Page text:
After an unusual but enjoyable time in Thailand, I flew Japan Airlines business class back to the Unites States. The itinerary involved a connecting flight in Tokyo. At Bangkok, I enjoyed the Japan Airlines Sakura Lounge at Suvarnabhumi Airport (BKK).
I reviewed this lounge based on a flight from Bangkok pre Covid. This post reviews it under Covid conditions.
At check in for the flight, the rep provided a pass and a map to the Japan Airlines (JAL) Sakura Lounge. It is still operating unlike many BKK airline lounges affiliated with airlines that temporarily stopped serving the Thai capital.
The lounge is located on the third level near Gate D8 near the intersection of Concourses D, E, F, and G. The Sakura Lounge is situated in a central location close to where passengers exit passport control.
The lounge opens a few hours before JAL flight departures. Morning hours are 2 hours 30minutes before JL708 to Tokyo Narita until JL32 leaves for Tokyo Haneda. Afternoon and evening hours are 4 hours before JL34 to Haneda until the last JAL flight departure.
Japan Airlines lounges have the most complicated access rules I’ve encountered. Access to JAL lounges depends on class of service flown, status in its frequent flyer program or the programs of its oneworld Alliance partners, possession of certain JAL credit cards, or the use of a lounge coupon purchased with JAL miles. See the JAL website for details. Depending on how they qualify for entry, those with access can bring in one or two guests.
After presenting credentials or an invitation at the check-in desk, passengers proceed to the seating area. Masks are required unless eating or drinking. Few guests made social distancing a snap.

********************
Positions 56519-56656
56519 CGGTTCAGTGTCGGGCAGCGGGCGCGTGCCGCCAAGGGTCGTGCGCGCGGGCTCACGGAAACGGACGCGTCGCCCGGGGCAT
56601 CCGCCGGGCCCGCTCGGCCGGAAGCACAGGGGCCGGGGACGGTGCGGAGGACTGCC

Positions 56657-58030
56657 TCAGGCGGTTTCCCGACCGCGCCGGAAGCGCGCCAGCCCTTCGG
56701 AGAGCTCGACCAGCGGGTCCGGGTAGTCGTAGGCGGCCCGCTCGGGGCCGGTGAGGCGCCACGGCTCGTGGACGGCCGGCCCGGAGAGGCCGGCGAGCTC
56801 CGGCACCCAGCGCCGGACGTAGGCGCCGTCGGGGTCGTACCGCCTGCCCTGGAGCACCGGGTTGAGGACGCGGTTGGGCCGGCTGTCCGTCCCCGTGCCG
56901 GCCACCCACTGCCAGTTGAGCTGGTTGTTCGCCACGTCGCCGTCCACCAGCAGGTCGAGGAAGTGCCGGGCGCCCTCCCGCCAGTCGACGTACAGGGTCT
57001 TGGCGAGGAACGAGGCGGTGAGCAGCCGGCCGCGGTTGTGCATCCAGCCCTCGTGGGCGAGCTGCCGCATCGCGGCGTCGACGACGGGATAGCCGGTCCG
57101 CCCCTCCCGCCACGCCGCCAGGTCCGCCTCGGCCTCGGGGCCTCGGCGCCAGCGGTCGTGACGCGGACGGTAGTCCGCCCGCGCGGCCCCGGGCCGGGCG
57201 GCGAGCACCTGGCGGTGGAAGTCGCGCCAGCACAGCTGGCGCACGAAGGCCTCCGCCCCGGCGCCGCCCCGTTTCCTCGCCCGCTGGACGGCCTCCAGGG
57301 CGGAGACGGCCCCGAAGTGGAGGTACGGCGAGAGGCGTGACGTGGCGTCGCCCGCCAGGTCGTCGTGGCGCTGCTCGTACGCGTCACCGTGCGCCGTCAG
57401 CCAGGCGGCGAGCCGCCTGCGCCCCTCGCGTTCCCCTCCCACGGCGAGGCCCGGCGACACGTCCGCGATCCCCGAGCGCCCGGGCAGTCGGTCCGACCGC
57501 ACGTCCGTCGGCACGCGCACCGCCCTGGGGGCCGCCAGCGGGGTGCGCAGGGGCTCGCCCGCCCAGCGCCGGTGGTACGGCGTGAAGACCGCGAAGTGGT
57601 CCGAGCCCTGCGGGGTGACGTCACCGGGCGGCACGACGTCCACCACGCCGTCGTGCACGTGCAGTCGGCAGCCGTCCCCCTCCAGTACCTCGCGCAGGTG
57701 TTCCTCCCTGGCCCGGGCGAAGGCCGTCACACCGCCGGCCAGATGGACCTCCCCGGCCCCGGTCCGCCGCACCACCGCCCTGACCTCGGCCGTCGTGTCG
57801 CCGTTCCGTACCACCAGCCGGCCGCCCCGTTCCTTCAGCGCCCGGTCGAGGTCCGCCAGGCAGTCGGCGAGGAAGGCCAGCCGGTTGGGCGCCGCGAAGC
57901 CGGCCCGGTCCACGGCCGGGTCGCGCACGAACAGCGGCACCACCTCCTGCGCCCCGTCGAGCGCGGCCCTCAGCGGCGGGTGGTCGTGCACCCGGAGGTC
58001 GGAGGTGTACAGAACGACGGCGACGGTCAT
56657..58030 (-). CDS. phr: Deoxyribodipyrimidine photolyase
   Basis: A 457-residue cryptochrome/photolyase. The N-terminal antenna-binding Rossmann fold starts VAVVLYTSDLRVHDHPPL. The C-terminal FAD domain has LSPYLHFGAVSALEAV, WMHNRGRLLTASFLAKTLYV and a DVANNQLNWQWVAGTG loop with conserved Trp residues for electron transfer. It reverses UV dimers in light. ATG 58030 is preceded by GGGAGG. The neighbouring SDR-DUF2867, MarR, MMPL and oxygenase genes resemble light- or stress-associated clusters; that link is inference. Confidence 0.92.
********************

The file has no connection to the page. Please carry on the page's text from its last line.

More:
The lounge occupies a rectangular area overlooking the ramp in front of Concourse D. The largest seating area is to the right as you exit the reception area.
All of the work areas and most seats have access to power outlets.
Another seating area is found to the left on the other side of the food service area.
Food and Beverages
A well-established Bangkok Japanese restaurant, Nippon-Tei, supervises food preparation. The menu is primarily Japanese centered but also includes Thai and Western dishes.
Changes due to Covid were very apparent in food and beverages. Instead of a self-service buffet, guests placed orders from a limited menu.
I requested beef curry, a JAL classic.
Like nearly all airline lounges, there is no charge for any food, beverage or service in this lounge.
Other Features and Services
The lounge has a telephone booth for cell phone calls. This is a standard feature in JAL lounges. Being on the phone in public apparently a no-no in Japan. I wish that was the case in lounges everywhere.
Showers and the smoking room were unavailable because of Covid. Luggage lockers were in use though I never use them.
I really liked the 787 cockpit mock up that was on display at one end of the lounge.
I spent some time looking over the cockpit models and the display on airliner ventilation systems. If you missed this in a previous post, it is a concise explanation of how these systems protect passengers very effectively from airborne contaminants like the SARS CoV-2 virus.
Covid had no effect on the service of the staff which is always excellent. The representative at reception is avialable to answer questions about your flight. Five minutes before boarding starts, they make an announcement so guests who want to can get to the gate when boarding begins.
Japan Airlines strives to fulfill its mission with the spirit of omotenashi. Often translated into English as ‘hospitality’, omotenashi is much more. It’s a completely selfless approach to receiving guests, where a perfect balance of attentive care and unobtrusiveness is achieved to create an intimate environment of trust, relaxation and respect between those sharing the moment.
Omotenashi is one of the reasons why I prefer Japanese airlines over Western ones. The JAL Sakura lounge at Suvarnabhumi Airport continues that tradition – Covid or no Covid.
Thanks for visiting today.